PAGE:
Song and dance in Burj al-Barajneh

s Lena Gatchalian brought the bachi wooden sticks to the taiko drums, the sound resonated like thunder surging across the rooftops of the Palestinian Burj al-Barajneh camp. She and fellow Dance Brigade members were giving a three-day workshop to a group of young Lebanese and Palestinians on how to hip hop as well as on how to play the Japanese taiko drums.

Following a performance and workshops in Cairo, the Dance Brigade flew to Beirut to dance at the closing night of the 2012 Spring Festival. However, the troupe’s remarkable Cavewomen: The Next Reincarnation also coincided with the launch of the Al-Jana Mobile Theater, for which the group gave the first performance on the new mobile stage.

Al-Jana, officially known as the Arab Resource Center for Popular Arts (ARCPA), is an NGO established in 1990 with the aim of engaging marginalized communities in Lebanon by promoting creative expression.

So it made sense that Dance Brigade founder and activist Krissy Keefer – who made her mark on the dance scene in the 1970s with her all-female, feminist troupe the Wallflower Order Dance – team up with Al-Jana to give dance workshops to youth from different backgrounds and communities in the Palestinian camp of Burj al-Barajneh and at the Sunflower Theater.

The dance company has thus far a number of impressive performances under its belt, focusing on various pertinent and often under-reported issues, such as women and alcoholism, high suicide rates among Iraq war veterans, Hurricane Katrina, domestic violence as well as global warming and the 1982 Sabra and Shatila massacre.

A few kilometers from the stage where the troupe performed its show, which was a celebration of feminine power and vulnerability, a j’accuse of global injustices, the dancers are in another world, where instead of teaching and empowering young women and girls as they do in San Francisco, they teach only men on the first two days. They maneuver narrow alleys with criss-crossed electric wires overhead on the way to the top of a four-storey house. The well-kept, open space used as a dance studio is only a few square meters in size and invites the smells and sounds of the camp.

Neighbors and children gathered on the nearby roofs to watch young men and a few younger boys learn how to hip hop with five fit, agile and highly energetic women as their instructors.

Fredrika Keefer and Sarah Bush started the second day of the workshop with warm-ups, followed by hip hop dance sequences that included a fair bit of coordination, jumping and shoulder rolling.

The small space had its constraints, namely washing lines and power supply cables hanging overhead. Again and again, the dancers showed the sequences in slow motion before expanding on them. Electricity permitting, the group danced the moves to music. The young men were as eager to learn as to impress their teachers.

When it came to teaching the participants the basics of the Japanese taiko drums, things proved a bit more difficult: Blisters on most thumbs from the previous day’s practice were painful. Taiko requires a sense of rhythm but also involves discipline to master the technique of how to obtain the best sound and how to hold one’s body in a martial arts warrior position.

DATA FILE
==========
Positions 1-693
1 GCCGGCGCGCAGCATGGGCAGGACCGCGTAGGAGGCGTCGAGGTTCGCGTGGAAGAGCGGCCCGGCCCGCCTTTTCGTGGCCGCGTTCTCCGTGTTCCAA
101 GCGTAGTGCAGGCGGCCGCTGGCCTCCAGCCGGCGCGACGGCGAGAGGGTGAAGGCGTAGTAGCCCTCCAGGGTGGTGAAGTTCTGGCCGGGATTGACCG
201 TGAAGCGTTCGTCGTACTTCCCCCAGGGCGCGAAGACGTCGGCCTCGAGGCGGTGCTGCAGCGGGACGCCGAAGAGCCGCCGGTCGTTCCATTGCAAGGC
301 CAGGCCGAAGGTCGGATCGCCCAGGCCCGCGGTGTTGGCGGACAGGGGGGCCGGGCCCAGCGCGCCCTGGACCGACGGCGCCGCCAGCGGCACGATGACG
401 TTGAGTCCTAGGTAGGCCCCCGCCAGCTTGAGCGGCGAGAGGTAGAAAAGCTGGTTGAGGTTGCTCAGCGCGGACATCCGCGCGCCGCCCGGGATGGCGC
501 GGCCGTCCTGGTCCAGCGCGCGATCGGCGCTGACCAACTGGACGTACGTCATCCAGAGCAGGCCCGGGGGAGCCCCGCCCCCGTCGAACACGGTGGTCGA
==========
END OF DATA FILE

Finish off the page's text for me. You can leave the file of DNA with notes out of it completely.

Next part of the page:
Twenty-seven-year-old Khalid Kassab told NOW Extra of his newfound interest in taiko. “I really enjoyed the Japanese drums. I like to mix with other cultures – there is a spirit, [and] the barriers fall away. We are so afraid of each other.”

The message behind the Dance Brigade performance, Cavewomen, resonated with 24-year-old Ali Chemali. “Women, freedom and democracy – that is what the show was about. I believe we should support them in their message. Women should not be oppressed… It’s important to learn from each other. We learned from women how to drum – they are tough, they have more energy than we [men] have, they can continue all night to dance, they give a lot of themselves, they give everything in a smile.”

Throughout the workshop, which included young women on the third day, participants were given the opportunity to express themselves, to teach each other as well as their teachers. “We need to remind this generation of what happened, we need to speak the truth,” said 19-year-old Hani Temsah, referring to his rap performance addressing the Sabra and Shatila massacre.

For 21-year-old Wael Faour who had studied in England, it was his first time visiting a Palestinian camp. “I was nervous; everything [here] is different. It was good to listen to the rap songs. I rap in my spare time. There is a lot of desperation here. The girls brought joy. I liked all of it, the rap, the dancing, the drumming and the way they communicate with each other.”

Rap also provided Dance Brigade members with insight into stark realities of life in the camps, unresolved political issues and pressing social needs in Lebanon as well as ongoing defiance.

The American dancers greatly enjoyed learning the Lebanese folk dance, the Dabke, which Krissy Keefer deemed “a beautiful dance.”

“It was great! There are some amazing and talented kids here. Every time we tour, we teach kids and you realize this simple truth: we are all the same and we are all one,” Gatchalian said, summing up the workshop experience.

One drum was sent back to Burj al-Barajneh with Kassab including the promise of online lessons in taiko, which, in feudal Japan, were often used to motivate troops.

For more information on the Dance Brigade, please visit their website here.